Good flying can be had when strong rain cells and the attendant squalls are present. Listen to what experienced pilots say about when a gust front might hit. Watch the water. Whitecaps are a very bad sign, especially if they appear suddenly. One good thing about Oceanside is that you can go south of town and get low over the ocean if you are uncertain as to the strength of an oncoming cell. If you can see through the rain from a cell, you probably don’t have to land, just go north or south to dodge the actual rain. If the rain under a cell is so strong you can’t see through it, then you should land when it is still a long ways away. Then again, on many great days, the big cells can be seen out on the horizon, and it will take them 30min to an hour before they come anywhere close, or they might dissipate or pass far to the north or south. Keep your radio on, watch what other pilots are doing.

There are many pilots who regret scratching in front of launch, getting lower, and not noticing until too late that they are behind Maxwell Point (where the old House on the Hill is) and they have to land on Tunnel Beach, which is turbulent, short, steep, rocky, and non-existent at high tide. Watch out for this if the wind has any chance of turning more south, even momentarily. If you are sinking below launch height in front of launch, you probably will be better off looking for thermals over town. The beach in front of town is rarely covered by high tides and extends far to the south, so you can land well even if you can’t turn.

Some pilots regret continuing south of town and the lift dies and they have to hike on the sand a half mile to the nearest road at the Oceanside sewage treatment plant or Happy Camp.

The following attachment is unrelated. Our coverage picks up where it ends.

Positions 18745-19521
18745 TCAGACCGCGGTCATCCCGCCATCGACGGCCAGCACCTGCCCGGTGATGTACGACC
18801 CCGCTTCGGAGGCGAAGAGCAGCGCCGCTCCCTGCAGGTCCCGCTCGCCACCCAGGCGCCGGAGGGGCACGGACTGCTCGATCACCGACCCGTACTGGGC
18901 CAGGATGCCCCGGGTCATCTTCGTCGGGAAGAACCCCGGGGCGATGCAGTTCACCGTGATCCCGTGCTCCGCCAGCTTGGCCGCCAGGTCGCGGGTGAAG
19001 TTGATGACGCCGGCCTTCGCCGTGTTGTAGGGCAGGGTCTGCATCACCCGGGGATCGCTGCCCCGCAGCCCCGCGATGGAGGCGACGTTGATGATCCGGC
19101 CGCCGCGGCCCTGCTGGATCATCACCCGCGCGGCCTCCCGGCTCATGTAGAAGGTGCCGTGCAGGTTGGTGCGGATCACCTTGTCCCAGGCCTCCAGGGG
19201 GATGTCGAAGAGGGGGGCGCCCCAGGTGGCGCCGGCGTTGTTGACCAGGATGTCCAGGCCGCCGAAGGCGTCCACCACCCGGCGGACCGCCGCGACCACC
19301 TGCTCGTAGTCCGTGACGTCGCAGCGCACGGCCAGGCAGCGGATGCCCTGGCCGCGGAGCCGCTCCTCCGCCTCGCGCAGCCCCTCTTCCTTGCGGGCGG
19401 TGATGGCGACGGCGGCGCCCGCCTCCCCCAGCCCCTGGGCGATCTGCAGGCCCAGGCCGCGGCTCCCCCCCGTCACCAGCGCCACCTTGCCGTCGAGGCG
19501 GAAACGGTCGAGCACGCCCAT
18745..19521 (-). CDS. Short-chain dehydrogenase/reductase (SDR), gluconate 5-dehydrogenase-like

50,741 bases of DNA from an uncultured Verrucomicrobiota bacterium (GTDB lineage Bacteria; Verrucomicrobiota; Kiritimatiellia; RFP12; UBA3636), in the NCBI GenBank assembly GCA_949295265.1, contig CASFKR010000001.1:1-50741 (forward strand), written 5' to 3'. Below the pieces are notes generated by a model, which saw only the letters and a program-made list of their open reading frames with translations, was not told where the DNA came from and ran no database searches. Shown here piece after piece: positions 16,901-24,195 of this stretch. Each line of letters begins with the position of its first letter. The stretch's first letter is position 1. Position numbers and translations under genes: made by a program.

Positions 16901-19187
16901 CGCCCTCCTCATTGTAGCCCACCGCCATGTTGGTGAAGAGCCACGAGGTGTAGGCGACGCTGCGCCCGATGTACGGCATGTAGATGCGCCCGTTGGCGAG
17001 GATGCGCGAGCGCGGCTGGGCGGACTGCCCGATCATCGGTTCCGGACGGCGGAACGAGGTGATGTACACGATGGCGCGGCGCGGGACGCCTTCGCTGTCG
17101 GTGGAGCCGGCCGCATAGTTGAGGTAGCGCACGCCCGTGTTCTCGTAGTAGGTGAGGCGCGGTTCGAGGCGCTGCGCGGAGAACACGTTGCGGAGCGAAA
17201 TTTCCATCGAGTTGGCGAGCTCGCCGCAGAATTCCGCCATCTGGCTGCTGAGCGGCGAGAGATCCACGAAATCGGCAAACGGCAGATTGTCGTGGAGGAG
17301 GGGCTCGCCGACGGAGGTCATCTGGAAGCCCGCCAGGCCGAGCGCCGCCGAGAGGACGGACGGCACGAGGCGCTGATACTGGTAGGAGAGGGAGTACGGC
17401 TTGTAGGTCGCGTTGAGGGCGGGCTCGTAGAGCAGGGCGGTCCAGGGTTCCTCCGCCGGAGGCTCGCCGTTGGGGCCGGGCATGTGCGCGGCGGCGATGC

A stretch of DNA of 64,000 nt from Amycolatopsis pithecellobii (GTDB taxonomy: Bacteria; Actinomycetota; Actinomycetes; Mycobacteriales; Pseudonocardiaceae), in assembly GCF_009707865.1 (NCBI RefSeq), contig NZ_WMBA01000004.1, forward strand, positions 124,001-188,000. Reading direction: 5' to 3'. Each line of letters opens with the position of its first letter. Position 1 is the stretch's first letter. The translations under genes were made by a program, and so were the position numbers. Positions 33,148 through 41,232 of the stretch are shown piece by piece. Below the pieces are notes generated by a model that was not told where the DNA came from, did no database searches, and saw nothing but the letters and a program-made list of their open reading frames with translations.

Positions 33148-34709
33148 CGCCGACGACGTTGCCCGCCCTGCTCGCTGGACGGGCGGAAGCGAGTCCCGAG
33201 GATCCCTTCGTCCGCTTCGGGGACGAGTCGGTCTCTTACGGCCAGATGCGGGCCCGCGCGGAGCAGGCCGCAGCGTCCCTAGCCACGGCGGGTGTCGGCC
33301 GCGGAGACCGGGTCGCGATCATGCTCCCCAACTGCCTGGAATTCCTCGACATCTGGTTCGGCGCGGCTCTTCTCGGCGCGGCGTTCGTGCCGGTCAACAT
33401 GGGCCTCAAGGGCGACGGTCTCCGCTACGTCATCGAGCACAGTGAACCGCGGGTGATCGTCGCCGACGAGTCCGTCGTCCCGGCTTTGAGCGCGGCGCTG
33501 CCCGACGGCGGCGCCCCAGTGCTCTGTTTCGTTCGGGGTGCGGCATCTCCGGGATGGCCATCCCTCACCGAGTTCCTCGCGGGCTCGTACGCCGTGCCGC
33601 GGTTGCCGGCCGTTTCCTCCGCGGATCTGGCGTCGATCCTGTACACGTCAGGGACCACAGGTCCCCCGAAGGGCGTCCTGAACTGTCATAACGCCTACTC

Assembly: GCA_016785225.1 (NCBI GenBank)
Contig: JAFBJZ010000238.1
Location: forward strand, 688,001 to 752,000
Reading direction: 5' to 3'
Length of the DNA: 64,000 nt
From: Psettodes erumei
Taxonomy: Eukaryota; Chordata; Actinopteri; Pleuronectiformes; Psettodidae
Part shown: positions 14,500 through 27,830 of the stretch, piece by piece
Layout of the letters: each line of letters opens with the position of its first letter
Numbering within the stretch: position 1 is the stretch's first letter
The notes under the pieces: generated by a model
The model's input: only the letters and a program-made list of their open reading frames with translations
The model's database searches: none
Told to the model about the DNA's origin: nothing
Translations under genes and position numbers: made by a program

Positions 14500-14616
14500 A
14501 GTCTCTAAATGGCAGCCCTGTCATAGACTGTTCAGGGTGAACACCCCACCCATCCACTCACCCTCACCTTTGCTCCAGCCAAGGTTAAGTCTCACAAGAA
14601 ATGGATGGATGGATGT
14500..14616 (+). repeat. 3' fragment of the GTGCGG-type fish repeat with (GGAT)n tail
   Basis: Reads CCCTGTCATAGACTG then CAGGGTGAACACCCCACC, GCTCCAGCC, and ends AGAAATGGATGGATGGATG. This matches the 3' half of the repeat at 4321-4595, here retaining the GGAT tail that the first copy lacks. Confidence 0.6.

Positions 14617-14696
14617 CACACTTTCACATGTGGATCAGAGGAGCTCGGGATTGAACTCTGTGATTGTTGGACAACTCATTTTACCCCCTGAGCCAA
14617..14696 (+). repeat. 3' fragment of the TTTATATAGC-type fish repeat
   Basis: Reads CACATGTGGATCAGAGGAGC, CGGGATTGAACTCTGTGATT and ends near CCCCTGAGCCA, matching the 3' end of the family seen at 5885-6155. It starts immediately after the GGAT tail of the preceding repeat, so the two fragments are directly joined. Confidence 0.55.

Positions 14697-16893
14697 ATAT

Before heading north to Cape Meares, check that Short Beach is not covered by a high tide. Don’t count on making it back. Few do, even in the best conditions. The landing is not the easiest due to lift near the ground, turbulence from Maxwell Head, a sloped short beach, and rocks. That said, the scenery is spectacular and well worth the hike up from Short Beach and coordinating a retrieve from Oceanside. Let people know before you go. Radios don’t reach from the highway there to Oceanside town.

Site Protocol: Shared by hang glider pilots. Do not land in public parking lot. Land on the beach as far away from people as possible. Launch is on private land, please drive up with an experienced pilot the first time you visit the site to learn the best streets to take and the best places to park. Residents want us to drive slowly on all streets through town so please respect their wishes. Do not drive single-person vehicles to launch, park below and carpool up because of limited parking at launch. Do not park on the grass. One way to show our appreciation to the landowner is to pick up trash on launch.

Other Info: Stores in Oceanside, good food at Rosanna's Restaurant, coffee and good eats at the coffee shop

Site Liaison: Reed Gleason
Others experienced at this site: Sam Mulder, Reed Gleason, Pete Reagan, Steve Roti
Updated August 2014 by Reed Gleason